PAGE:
K?iy of those particular experinenta at the - at the present titae. Al. 
though the X-ray experiment has l>een numing as a backup to the two 

passes that we ran this aorning. We also ar«? running T Earth Re- 
sources passes; so far we've aocoEpliahsd several of these today. The 
first one occurrt?d at 05 J2 this morning, and I'r giving you these t.*J5e3 
in Cefitral Daylight Tine - - 


So far, ve'v« »eco«pUsh«.1 aeverftl of these today, 
rnt first one oocurrei at 5:3^ aorrUn^j - m>i I'» gSvi«g you th«»9 
Kim^ in central delight tlB« - over ^/'f f^' ihf ^«tnat 

,t the Ouln«ft ^^urreat, the 4eaen colors north of L*Ke f f 

•4 in Libya, the Htle D«lta in Egyp^i w»4 Uvantice Blft in 
^-urkev Oiir n<fxt t>4»a va« prlaiArtiy conc«»!'n«a with Antwotlcft ftna 
so-uthirn South tearic*. vhare we vere looking «t the iceberg*. *n<l on-, 
ther sight, thdt you prob&toly r^mttibtr from our Skylab operations, *n'J 

• hat 'a the FaiKland Current off th« east w&st of ArK«tvtin«. W« next 
na38 vas taso one concerned with Africa and Europe. It waa ve*t of 

♦ he first p*!»8 that we rwi today. We looksi at thfe Kifer Piwr and 
VaiUy. the Algerian Pc5«rt, m4 Trlf-^U, as our specific tftr«et8. 
l^luiy foflcwins that p^tical^ pa., ve ^J^f ^^^^J r 
in th« w«ath«rin« telt, north of South A».irica. An4 then the - look«4 

th« Straits of Hhmlxfkr wii the Alps. W« hs/e pother pws tQj«y, 
-.vering northern South Ajserie*. Another one severing the *>JHth«»' 
bHit vhero veVe losKing at the upvellUt^fi ftn4 vav«a yff th«? cowst 
rf HHvail. And also the sKvuntftins end glacier conditions in an4 arouiii 
rhe Beattle *rea. An-i th« \mt p«as of the ^tiy »tart« out in Australia 
....d rnv«fl ap Into the vesthfir belt, vher" ve're looking «it a li«« - 
r:.rthveat of Melbourne, Australia, the Coral S«a - off th« nortn coast 
'.^^ Af-ica, mvi nUo the oloua features in th<? wt-ather l-elt. Mc*t Qf 

otner aeUvitles center arouncl a continuation of of the oth^r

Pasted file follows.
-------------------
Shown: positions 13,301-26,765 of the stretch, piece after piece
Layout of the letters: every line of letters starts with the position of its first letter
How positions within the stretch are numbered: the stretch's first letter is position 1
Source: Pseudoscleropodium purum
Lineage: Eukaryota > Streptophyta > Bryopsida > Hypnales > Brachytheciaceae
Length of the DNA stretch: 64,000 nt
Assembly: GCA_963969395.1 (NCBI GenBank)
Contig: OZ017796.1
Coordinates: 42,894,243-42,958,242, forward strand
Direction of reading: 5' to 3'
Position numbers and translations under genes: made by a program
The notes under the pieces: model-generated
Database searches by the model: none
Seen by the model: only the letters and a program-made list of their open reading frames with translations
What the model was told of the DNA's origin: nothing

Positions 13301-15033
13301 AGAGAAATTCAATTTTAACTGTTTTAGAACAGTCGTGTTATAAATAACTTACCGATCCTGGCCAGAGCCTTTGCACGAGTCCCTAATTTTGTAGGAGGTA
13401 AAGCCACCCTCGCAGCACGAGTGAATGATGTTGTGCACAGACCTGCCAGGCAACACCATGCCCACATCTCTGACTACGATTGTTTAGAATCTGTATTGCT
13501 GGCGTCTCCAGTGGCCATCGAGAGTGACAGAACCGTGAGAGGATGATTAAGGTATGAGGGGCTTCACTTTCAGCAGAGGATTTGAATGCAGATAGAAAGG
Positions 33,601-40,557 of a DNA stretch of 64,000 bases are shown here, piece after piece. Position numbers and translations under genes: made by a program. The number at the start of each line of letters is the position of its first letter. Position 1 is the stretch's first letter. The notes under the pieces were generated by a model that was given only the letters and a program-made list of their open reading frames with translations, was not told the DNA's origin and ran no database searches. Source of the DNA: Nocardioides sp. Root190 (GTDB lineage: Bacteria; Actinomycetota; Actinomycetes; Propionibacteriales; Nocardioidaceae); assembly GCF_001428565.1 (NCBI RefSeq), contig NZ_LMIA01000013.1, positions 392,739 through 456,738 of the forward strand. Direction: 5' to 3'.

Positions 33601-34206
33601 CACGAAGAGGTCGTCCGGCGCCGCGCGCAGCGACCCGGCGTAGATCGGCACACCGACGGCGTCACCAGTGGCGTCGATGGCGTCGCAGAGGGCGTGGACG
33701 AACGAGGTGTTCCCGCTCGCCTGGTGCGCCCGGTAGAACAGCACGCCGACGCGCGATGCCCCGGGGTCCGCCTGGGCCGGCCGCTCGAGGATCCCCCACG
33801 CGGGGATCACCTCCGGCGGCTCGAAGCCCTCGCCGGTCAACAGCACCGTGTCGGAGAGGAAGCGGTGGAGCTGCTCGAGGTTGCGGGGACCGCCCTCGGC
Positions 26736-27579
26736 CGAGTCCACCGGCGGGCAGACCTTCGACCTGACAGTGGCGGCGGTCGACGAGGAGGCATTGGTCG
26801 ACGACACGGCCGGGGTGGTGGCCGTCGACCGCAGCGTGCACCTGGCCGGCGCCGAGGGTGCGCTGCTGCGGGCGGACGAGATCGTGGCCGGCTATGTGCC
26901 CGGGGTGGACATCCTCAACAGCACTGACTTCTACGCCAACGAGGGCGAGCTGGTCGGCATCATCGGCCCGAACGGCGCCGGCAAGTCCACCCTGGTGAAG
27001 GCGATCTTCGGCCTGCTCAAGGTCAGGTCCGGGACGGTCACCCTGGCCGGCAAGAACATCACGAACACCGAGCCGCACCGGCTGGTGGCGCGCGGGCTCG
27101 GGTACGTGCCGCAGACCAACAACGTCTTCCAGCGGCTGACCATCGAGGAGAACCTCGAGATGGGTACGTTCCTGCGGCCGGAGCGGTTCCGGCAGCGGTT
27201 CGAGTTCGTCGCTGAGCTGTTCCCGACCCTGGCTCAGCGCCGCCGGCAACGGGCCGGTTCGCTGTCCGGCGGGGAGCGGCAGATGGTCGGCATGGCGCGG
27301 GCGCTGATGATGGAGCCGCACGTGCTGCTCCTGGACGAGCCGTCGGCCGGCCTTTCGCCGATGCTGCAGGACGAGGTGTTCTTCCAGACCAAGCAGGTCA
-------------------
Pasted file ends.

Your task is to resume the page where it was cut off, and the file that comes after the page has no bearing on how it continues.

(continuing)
exp*»rlaent6 that W0»rc carrying onboard; ery^t&l growth, the wne- 
'^mln« fungi."* continuation of our fish ob3«rvat Ions , continuation ai 
::.r «c.faUur«ieal .siting proc«.«e8 using the mulU,purj.03. ^'^^^ 

Kre crmcernei, ve'r* a little bit h.^iov vher.; w^ ^'^P^^^^^^^,^^' 
far «ia RCS, ftJ a result of sfttMrdhy'a test docking acvlvuics 
♦aXing a littl^^ Rore RCU coneumblea than we anticipated, ar.d als^. 
the ultraviolet expftrlfsent. We are certainly stiU, however, .n ar. 
excel e^t i^.t.u«e lo be able to continue all of the pla»-.nei expen.r.-n 
«MvU?es that «e have lined out throu^.h the rest of the mission. AU 
of ; he other cons-o^ables are in real gooa .hape, A« far a. any pr.>bles3 
'hat v*.'ve had - as I mentioned a minute ago, we lid run the x-ray 
.xc^^riment, along with the iT-JV experiment, on the first 2 pa«3es today. 
And luring that particular point in time, we noticed some hgh count 
read ng9 which are indicative of some contamination in the instruwnt, 
We're' not .ure whether or not this is a resvUt gf sc«ie soit of cental- 
inatton in the gas that U used in tho chamber of ^^J^^^ ' . 

•.^nat - basically what happens is. the x-r«y .ourees ^^^^^^f^' 
ionise the gas - cause that to be collected, and that s fed Into a 
detector. We can contaninate the gas. And aa a result, we wouldn t 
;li accti^ate readings. Or, there is a possibility that we're operating 

too low a temperature on that particular instrument. And this is a 
problem that they ran into when they were doing soce of the ground 

km* imh) K*ife-B/£ 

testirm. Oiir corrective actions on th«t p«rU<?ulAjr probUa, to far, 
h4V9 he^n to go aheftd anJ pwg*f that gM, that pr*««otly U in th« 

mt> or 

t vae: U B .wnd Alii purg* t,hat i« 

.hfit » iLary coolant iOs-^p. ^^^'^'r^ir evftP'^rftior, vhtch 

which areuUV'^a '^'^ fiZ And lc<>K«!j ^' .^/Vad froten aJ^-i 

,h.,.,fort' vouVd '''•<?V \ r.ot thrown or ^ .^r, tn the 

.rJ-tly whether ^> ^^vitcn J*;^ activity ^^Hit ^^uire U.e '^r^^^'^f^ 

.,,,^.,,r«ft ri^nt nov ,,riou8 fnat "^^^ 11 itprcper position, Vut 

y.' tbiM - Ji,,, «vAy TVcffl this in the 

.^yater. w»« L vnat , v« have go 

^'12.'^^^- ^^^^^ to..eaUon.. 

QUF^Y ^^^^ 

-.^H/t 'V^-^ X.- en. thai', in involved - ^-'""'^^^ 

'5h« one that r.Xc'a supsP^sed 

■^.yv'Ht Q^,H<e. exactly 

or- to ICO. up for you. I^ruco _ _ ^ ^^^^ 

'^"'!..U<^nUr ;4^e ls in tber. nS^A "^-^ .ere for you. 
. Should I asX you now or val - 

looking uv^ , ahead. 

pAt® : 7/ 20/ 75 

^^iUEFY 01s*y. I v&a vtinleririg - in his book, Bust A14rin 

se*mH to f*-«i that the aatronnuttt ver«n't pr«pftr«4 for th« p»ri*i »f^er